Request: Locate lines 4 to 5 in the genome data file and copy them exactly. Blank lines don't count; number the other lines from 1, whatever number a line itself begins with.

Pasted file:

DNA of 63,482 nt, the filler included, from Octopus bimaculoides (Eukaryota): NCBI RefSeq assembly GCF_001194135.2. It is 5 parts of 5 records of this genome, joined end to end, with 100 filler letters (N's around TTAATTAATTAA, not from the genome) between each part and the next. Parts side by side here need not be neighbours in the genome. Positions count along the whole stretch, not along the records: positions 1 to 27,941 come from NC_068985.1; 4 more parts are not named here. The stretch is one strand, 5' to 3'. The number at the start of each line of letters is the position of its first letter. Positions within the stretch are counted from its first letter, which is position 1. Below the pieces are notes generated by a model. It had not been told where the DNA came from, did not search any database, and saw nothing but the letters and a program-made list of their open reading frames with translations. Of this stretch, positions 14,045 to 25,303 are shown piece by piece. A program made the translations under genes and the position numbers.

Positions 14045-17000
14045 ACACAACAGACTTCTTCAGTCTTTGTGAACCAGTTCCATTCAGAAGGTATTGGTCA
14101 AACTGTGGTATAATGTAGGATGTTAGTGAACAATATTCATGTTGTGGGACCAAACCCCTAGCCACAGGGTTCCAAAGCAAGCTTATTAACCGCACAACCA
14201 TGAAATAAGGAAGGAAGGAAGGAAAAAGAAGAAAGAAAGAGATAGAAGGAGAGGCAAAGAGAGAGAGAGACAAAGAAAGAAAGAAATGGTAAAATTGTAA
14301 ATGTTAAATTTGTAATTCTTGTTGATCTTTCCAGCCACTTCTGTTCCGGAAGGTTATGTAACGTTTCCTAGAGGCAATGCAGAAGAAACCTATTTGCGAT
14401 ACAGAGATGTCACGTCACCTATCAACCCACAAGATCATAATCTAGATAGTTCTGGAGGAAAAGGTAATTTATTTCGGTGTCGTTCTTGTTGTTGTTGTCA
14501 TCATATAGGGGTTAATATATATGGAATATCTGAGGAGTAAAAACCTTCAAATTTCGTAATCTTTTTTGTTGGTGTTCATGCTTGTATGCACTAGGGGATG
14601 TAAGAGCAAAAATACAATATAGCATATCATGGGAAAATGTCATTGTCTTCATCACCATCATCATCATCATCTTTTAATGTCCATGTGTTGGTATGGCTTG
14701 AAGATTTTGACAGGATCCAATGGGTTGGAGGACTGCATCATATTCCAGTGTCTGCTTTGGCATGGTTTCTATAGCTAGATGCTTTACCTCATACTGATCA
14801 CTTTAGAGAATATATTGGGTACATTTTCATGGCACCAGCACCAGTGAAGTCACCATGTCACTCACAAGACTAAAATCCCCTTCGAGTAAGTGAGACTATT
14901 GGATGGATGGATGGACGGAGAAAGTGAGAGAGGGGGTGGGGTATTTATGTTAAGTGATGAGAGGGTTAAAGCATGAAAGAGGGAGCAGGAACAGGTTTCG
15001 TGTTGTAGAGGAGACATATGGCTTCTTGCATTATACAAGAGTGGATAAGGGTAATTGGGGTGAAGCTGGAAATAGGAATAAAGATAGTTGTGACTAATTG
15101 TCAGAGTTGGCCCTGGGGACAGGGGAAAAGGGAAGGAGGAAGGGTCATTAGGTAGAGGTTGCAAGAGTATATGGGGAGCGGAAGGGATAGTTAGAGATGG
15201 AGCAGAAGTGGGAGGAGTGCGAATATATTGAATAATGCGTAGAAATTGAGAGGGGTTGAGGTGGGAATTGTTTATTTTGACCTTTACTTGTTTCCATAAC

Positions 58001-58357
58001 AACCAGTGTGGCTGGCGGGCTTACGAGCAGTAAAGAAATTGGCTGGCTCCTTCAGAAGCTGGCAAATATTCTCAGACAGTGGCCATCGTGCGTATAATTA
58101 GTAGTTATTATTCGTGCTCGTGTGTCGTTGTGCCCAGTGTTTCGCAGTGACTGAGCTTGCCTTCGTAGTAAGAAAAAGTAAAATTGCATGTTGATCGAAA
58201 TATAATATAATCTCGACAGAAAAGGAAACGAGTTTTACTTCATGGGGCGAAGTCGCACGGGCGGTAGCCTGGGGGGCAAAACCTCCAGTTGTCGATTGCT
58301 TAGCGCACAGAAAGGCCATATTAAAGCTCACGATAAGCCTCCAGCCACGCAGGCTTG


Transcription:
14101 AACTGTGGTATAATGTAGGATGTTAGTGAACAATATTCATGTTGTGGGACCAAACCCCTAGCCACAGGGTTCCAAAGCAAGCTTATTAACCGCACAACCA
14201 TGAAATAAGGAAGGAAGGAAGGAAAAAGAAGAAAGAAAGAGATAGAAGGAGAGGCAAAGAGAGAGAGAGACAAAGAAAGAAAGAAATGGTAAAATTGTAA